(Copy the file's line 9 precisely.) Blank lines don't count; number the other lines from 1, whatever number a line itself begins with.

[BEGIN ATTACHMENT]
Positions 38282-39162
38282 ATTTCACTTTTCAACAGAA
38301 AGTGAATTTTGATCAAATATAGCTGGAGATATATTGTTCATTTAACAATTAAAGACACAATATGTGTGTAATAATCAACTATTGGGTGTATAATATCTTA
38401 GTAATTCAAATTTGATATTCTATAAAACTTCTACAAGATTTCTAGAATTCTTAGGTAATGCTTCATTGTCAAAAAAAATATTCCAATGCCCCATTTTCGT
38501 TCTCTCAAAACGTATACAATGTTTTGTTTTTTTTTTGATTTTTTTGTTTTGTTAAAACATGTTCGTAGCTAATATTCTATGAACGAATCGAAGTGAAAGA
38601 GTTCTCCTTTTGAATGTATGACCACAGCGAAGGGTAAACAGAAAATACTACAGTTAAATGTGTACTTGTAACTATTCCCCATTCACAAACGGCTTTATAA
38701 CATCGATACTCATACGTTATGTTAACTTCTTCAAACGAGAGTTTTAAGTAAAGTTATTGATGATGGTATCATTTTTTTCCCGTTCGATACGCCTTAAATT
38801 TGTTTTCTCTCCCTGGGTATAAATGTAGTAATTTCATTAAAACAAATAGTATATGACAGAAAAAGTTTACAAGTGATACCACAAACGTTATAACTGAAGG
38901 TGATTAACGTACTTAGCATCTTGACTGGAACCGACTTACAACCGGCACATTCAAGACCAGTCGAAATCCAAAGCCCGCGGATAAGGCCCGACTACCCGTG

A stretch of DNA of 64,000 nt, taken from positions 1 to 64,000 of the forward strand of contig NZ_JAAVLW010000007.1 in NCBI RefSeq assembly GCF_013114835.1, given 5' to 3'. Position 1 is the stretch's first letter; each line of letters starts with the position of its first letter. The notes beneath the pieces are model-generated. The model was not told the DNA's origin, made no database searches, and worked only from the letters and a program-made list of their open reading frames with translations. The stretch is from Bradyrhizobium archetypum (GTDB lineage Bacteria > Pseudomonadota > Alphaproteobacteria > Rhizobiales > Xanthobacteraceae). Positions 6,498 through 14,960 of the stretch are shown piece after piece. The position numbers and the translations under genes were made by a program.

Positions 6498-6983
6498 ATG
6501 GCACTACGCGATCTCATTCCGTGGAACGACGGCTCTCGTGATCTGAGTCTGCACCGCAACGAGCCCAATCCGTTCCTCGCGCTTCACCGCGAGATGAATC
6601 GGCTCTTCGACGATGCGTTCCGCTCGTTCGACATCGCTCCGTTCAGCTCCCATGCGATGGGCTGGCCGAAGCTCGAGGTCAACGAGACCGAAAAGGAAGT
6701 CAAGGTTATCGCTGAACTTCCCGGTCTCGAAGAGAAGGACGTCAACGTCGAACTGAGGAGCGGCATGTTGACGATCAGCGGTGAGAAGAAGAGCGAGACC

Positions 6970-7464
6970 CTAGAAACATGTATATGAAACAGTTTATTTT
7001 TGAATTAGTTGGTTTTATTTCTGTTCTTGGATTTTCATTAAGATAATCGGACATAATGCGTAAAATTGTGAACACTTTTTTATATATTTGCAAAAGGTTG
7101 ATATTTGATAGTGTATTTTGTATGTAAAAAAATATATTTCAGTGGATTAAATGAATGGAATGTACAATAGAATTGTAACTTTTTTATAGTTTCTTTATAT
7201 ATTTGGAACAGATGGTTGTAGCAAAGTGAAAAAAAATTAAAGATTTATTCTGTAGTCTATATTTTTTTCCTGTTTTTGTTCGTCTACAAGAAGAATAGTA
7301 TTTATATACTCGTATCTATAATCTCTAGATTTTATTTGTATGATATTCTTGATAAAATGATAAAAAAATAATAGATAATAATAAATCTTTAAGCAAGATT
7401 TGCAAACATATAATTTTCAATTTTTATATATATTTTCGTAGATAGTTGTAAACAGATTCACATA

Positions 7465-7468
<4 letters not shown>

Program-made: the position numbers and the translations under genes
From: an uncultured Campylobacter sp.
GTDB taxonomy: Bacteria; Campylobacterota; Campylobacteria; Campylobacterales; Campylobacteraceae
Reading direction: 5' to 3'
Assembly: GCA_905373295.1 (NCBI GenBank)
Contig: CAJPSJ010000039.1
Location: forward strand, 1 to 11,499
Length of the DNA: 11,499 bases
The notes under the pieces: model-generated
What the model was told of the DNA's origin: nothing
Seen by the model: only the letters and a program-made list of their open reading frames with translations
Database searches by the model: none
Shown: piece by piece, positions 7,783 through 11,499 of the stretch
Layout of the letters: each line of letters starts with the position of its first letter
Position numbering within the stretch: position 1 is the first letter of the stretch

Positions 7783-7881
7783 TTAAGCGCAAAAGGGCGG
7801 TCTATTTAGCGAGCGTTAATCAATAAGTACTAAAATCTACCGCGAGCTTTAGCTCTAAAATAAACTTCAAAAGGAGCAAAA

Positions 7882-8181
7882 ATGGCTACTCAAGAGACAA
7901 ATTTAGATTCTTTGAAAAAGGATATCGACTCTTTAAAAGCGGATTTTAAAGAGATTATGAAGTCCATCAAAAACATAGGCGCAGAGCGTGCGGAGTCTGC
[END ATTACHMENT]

38901 TGATTAACGTACTTAGCATCTTGACTGGAACCGACTTACAACCGGCACATTCAAGACCAGTCGAAATCCAAAGCCCGCGGATAAGGCCCGACTACCCGTG